McCarry served in the United States Army, where he was a correspondent for Stars and Stripes, has been a small-town newspaperman, and was a speechwriter in the Eisenhower administration. From 1958 to 1967 he worked for the CIA, under deep cover in Europe, Asia, and Africa. However, his cover was not as a writer or journalist. He is married with four grown sons. His family is from The Berkshires area of western Massachusetts, where he currently lives.[
He is an admirer of the work of W. Somerset Maugham, especially the Ashenden stories. He was also an admirer of Richard Condon, author of The Manchurian Candidate, Prizzi's Honor and numerous other novels.
McCarry was editor-at-large for National Geographic and has contributed pieces to The New York Times, The Wall Street Journal, The Washington Post, and other national publications.
His novels are currently being reprinted by Overlook Press, starting with Tears of Autumn, republished in 2005. Charles N. Brown, the publisher of Locus, which primarily addresses the science-fiction publishing world, wrote in the July 2006 issue: "Two Charles McCarry hardcover reprints from Overlook... aren't really SF or fantasy, but they are two of the best spy thrillers ever written and form a secret or alternate history of the 20th century."
McCarry is best known for a series of books concerning the life of super spy Paul Christopher. Born in Germany before WWII of a German mother and an American father, Christopher joins the CIA after the war and becomes one of its most effective spies. After launching an unauthorized investigation of the Kennedy assassination, Christopher becomes a pariah to the agency and a hunted man. Eventually he spends ten years in a Chinese prison before being released and embarking on a solution to the mystery that has haunted him his entire life: the fate of his mother who disappeared at the beginning of WWII. The books are notable for their historical detail and depiction of spycraft, as well as their careful and extensive examination of Christopher's relationship with his family, friends, wives, and lovers.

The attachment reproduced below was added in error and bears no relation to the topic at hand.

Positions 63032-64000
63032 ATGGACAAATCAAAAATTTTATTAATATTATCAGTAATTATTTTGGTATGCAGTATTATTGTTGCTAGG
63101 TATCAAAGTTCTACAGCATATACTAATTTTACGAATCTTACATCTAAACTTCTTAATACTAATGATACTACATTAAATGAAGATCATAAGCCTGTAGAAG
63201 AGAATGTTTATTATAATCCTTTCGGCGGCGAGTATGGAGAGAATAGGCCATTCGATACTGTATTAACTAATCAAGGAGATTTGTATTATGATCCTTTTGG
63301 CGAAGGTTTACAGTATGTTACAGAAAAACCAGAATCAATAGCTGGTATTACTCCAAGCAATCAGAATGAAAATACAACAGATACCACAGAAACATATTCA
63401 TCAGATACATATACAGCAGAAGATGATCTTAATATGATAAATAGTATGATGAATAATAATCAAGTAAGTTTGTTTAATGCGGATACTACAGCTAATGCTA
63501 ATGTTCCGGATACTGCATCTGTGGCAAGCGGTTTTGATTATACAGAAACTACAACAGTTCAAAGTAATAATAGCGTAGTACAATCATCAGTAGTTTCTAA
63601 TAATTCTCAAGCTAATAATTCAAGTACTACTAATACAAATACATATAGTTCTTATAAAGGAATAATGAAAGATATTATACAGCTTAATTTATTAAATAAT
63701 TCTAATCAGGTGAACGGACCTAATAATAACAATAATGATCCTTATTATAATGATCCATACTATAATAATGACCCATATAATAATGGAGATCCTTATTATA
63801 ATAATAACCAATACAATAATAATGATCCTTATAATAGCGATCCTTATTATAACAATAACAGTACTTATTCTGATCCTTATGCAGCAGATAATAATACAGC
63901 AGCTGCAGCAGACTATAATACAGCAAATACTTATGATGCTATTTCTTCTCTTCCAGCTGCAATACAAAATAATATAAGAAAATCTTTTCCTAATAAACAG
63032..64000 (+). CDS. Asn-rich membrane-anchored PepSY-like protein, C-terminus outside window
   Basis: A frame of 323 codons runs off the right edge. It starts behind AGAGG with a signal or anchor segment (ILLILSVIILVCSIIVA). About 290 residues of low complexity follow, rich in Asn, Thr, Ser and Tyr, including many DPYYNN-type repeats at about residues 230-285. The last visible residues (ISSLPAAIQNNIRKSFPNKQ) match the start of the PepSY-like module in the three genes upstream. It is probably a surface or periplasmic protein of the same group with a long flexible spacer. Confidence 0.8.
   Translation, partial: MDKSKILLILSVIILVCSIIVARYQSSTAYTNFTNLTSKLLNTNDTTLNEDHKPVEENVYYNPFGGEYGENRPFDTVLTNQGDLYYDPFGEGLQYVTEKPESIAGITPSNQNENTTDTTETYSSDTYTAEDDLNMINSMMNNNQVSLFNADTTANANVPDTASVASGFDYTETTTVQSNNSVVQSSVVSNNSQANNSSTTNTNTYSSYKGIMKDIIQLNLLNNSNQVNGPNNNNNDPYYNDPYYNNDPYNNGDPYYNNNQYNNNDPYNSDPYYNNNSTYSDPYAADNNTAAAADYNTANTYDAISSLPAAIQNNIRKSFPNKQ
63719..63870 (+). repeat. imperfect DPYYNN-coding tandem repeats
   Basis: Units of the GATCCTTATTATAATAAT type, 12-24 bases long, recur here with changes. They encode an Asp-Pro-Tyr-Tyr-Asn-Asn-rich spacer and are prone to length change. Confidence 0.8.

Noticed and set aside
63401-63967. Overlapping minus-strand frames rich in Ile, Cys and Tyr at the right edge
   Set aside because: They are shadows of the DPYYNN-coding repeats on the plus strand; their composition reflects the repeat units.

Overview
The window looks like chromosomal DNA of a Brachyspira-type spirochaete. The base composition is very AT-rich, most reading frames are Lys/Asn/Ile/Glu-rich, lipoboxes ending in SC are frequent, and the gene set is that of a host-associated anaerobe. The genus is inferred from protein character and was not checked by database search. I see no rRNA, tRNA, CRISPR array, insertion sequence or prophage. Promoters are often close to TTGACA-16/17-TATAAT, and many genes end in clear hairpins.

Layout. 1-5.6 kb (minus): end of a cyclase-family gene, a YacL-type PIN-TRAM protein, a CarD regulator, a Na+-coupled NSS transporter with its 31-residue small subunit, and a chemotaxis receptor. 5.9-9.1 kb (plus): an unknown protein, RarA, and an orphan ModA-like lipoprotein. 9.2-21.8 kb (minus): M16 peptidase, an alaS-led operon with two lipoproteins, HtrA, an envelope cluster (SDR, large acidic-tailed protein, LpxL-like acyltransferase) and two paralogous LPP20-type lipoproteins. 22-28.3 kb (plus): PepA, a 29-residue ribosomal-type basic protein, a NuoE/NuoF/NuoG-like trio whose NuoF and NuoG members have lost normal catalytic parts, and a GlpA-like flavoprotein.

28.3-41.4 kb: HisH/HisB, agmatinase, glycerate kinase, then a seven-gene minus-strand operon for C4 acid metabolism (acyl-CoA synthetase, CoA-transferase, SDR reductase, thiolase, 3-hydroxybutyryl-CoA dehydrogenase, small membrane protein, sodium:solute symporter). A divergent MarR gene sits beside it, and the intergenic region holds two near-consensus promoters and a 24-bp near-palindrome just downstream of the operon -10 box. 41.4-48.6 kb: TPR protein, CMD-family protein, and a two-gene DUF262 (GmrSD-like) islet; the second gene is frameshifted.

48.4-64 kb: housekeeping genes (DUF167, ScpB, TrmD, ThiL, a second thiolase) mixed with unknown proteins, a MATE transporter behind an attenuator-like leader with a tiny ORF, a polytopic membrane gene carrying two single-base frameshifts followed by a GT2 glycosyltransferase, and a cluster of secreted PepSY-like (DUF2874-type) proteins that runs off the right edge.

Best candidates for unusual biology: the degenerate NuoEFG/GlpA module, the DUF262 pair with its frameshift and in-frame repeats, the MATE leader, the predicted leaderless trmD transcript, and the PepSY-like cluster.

Also notable are two books dealing with Paul Christopher's American cousins, Horace and Julian Hubbard: The Better Angels and Shelley's Heart. These novels tell the story of a U.S. President who approves the assassination of the leader of an oil-rich Arab nation who has acquired nuclear arms and intends to pass them onto a terrorist organization. When news of this threatens to ruin the President's chances for re-election, the Hubbards conspire to steal the election. In Shelley's Heart, the conspiracy is revealed and the newly re-elected President is impeached and placed on trial in the Senate. Both books indicate an extensive knowledge of Washington politics on the part of the author.
McCarry's most unusual book in the series, also concerning the Christopher family, is Bride of the Wilderness. Set in the 17th century, it's a historical romance concerning one of Paul Christopher's ancestors, the English-born Fanny Harding. After the death of her father, she travels to America and is abducted by Indians during the French-Indian Wars and eventually marries one of her captors, a French officer named Philippe de Saint-Christophe (or Christopher).
The film Wrong is Right (1982) starring Sean Connery was loosely based on his novel, The Better Angels.